Such an outcome, said Demetris Syllouris, a member of the Cypriot Parliament and president of the European Party, a once enthusiastic pro-Europe political group, is “exactly the opposite” of what European leaders, particularly Angela Merkel of Germany, wanted when they set out to cleanse Cyprus’s banking system in March.

At that time, bailout-weary Northern European countries wanted not so much to rescue the banking sector here as to significantly shrink it, and end what they viewed as its reliance on suspect money from the former Soviet Union. A confidential report by the German foreign intelligence agency, known by its German initials as the B.N.D., painted the island as a haven for money-laundering. It is a picture that the government here has dismissed as grossly inaccurate, but one that has nonetheless helped shape perceptions of Cyprus’s banking ills and also its cure.

These decisions initially caused outrage in Moscow, prompting angry protests from the Kremlin on behalf of Russians who lost money. But as the Russians’ ownership shares have swelled, the Kremlin, which in March denounced the troika’s approach as “unfair, unprofessional and dangerous,” has stopped complaining, at least in public.

A spokesman for the monetary and economic affairs section of the European Commission, the union’s Brussels-based executive arm, declined to comment on the prospect of Russians gaining control of Cyprus’s principal bank.

The Central Bank of Cyprus, which is overseeing efforts to salvage the Bank of Cyprus and to work out its new ownership, said it could not “speculate” about whether Russians will control the bank in future. The new shareholders, it added, will meet to appoint a new board on Sept. 9.

The bank’s former shareholders, meanwhile, have been mostly wiped out. The biggest was a Russian tycoon, Dmitry Rybolovlev, who at one point owned a nearly 10 percent stake and, if he had substantial deposits in the bank, would be among the new shareholders. A spokesman for Mr. Rybolovlev declined to comment on his current position.

But most of the now largely worthless old shares are in the hands of Cypriots who bought them as a safe, blue-chip investment. Andreas Pittas, chairman of the drug manufacturer Medochemie, one of Cyprus’s most successful companies, said he had over the years invested more than $9 million in what he considered “rock solid” Bank of Cyprus shares.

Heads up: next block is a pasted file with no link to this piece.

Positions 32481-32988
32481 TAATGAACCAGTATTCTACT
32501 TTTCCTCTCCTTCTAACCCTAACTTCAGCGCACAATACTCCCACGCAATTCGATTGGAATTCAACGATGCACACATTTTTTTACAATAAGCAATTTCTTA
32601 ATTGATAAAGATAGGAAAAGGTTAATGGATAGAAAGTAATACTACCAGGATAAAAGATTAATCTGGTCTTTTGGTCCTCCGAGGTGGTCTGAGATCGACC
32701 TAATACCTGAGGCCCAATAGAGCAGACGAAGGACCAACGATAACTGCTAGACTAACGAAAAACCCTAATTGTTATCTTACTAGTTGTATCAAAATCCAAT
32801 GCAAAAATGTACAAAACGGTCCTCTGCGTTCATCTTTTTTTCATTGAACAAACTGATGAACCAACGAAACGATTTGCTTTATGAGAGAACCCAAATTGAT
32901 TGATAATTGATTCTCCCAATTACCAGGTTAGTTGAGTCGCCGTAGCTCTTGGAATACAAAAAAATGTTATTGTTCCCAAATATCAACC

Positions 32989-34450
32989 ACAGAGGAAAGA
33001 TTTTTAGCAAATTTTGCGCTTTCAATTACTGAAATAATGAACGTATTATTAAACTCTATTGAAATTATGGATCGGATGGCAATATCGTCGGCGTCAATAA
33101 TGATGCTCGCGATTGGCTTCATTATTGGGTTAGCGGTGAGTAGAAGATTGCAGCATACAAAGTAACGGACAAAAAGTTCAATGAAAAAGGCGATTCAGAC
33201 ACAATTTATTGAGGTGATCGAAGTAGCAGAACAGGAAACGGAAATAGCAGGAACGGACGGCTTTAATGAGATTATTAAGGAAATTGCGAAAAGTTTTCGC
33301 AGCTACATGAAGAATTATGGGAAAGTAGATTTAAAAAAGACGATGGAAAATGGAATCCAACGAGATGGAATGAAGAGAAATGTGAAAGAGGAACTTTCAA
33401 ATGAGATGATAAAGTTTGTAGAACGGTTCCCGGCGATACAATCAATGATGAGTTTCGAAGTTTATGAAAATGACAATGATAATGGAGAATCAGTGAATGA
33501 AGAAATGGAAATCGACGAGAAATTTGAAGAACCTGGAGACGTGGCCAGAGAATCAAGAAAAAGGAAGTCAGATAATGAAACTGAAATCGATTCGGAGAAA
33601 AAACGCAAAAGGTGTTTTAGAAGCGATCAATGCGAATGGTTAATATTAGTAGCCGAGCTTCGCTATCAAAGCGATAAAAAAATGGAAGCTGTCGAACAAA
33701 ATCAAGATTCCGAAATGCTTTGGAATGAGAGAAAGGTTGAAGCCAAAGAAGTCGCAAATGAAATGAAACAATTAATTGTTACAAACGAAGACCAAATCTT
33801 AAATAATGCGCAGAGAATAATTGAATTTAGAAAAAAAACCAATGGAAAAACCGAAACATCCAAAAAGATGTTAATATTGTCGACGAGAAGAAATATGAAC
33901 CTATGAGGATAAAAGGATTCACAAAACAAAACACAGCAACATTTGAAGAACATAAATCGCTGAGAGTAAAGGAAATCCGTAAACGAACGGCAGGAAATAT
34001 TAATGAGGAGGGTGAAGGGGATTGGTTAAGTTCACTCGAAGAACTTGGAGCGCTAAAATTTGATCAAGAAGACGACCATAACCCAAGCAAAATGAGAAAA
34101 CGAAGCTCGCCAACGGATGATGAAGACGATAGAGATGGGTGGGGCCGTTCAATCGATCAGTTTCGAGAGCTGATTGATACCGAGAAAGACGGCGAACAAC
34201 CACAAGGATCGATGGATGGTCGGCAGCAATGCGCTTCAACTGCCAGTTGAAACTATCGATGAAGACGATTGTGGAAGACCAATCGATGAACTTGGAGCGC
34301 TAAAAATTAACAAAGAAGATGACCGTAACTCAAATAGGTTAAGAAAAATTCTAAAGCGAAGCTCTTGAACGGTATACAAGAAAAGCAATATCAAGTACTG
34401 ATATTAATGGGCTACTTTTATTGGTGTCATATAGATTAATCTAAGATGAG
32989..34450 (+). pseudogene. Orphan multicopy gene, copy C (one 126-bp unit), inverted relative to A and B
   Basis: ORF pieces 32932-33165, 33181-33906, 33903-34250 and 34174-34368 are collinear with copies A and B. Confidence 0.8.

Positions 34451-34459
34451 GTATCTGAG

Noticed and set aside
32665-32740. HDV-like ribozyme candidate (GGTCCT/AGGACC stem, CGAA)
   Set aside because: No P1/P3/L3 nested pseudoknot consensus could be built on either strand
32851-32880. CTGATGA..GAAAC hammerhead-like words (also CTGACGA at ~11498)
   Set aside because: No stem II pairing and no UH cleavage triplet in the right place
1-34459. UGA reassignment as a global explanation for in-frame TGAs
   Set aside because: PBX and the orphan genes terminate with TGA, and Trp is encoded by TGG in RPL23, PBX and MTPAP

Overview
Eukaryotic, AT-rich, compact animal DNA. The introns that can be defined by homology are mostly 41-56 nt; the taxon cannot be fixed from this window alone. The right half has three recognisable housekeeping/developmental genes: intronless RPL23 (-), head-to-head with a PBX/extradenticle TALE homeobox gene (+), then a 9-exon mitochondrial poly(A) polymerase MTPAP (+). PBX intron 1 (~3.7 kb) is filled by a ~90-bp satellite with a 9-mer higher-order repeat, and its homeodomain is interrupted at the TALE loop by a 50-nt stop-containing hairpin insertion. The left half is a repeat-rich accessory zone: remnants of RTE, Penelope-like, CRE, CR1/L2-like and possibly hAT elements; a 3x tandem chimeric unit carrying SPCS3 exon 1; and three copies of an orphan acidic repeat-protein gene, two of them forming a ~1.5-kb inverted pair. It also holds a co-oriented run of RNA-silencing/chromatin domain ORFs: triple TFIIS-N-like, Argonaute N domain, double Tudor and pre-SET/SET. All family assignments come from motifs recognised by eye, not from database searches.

“This is all lost,” he said, adding that he does not really care who now owns the bank so long as they can keep it afloat and avoid another crippling blow to Cyprus’s already battered economy.

For months, however, the Bank of Cyprus has been caught in suspended animation. Theoretically, the bank is the property of its new, predominantly Russian shareholders. But in reality, it is still under the control of the Central Bank of Cyprus, whose governor, Panicos O. Demetriades, was appointed under the country’s former Communist president and has often been at odds with its current leader, Mr. Anastasiades.

The central bank has named a new interim board for the Bank of Cyprus and also a new managing director. New shareholders were not consulted.

But there is some question as to whether the Russians have been stuck with a lemon. Though protected by restrictions that limit withdrawals to 300 euros a day, the bank is steadily leaking money as depositors, their confidence shattered, slowly drain their accounts.

The Bank of Cyprus is a “zombie bank,” said Theodore Panayotou, director of the Cyprus International Institute of Management.

The central bank disputes this, asserting in a July statement that the Bank of Cyprus had been “fully recapitalized” thanks to the forced deposits-for-shares conversion and will now be able to “support the Cyprus economy.”

Vangelis Georgiou, a Nicosia businessman whose company had millions deposited in the Bank of Cyprus, said depositors, having waited five months for clarity on the bank’s exact ownership and future, have now mostly given up hope. Russian depositors, he said, now want to focus on building their own businesses, “not on saving the Bank of Cyprus.” He added, “The game is lost.”

All the same, Cypriot lawyers and accountants representing Russians with blocked money have scrambled to try to form a united front to the central bank, which they feel has paid little heed to their clients’ concerns. “They want us to deliver the bank to them so they can assert their rights,” said Michalis Moushouttas, one of several lawyers working to coordinate diverse Russian shareholders.

The Russians’ main interest, he said, is to eventually get their blocked deposits back. But this means that they also have an interest in keeping their money in the Bank of Cyprus: yanking out what they can would only destroy a bank they now own, further hurting their chances of getting their money back. “They have no choice but to stay,” Mr. Moushouttas said.

Michael Olympios, head of the Cyprus Investors Association, a lobbying group, said he did not see any serious risk in having Russians in control of the country’s biggest, albeit gravely ill, bank. “We are not in the cold war anymore,” he said.

“It is ironic,” Mr. Olympios added. “The Germans tried to get rid of Russian money and they ended up with a shareholder structure stacked with Russian oligarchs.”

New York Times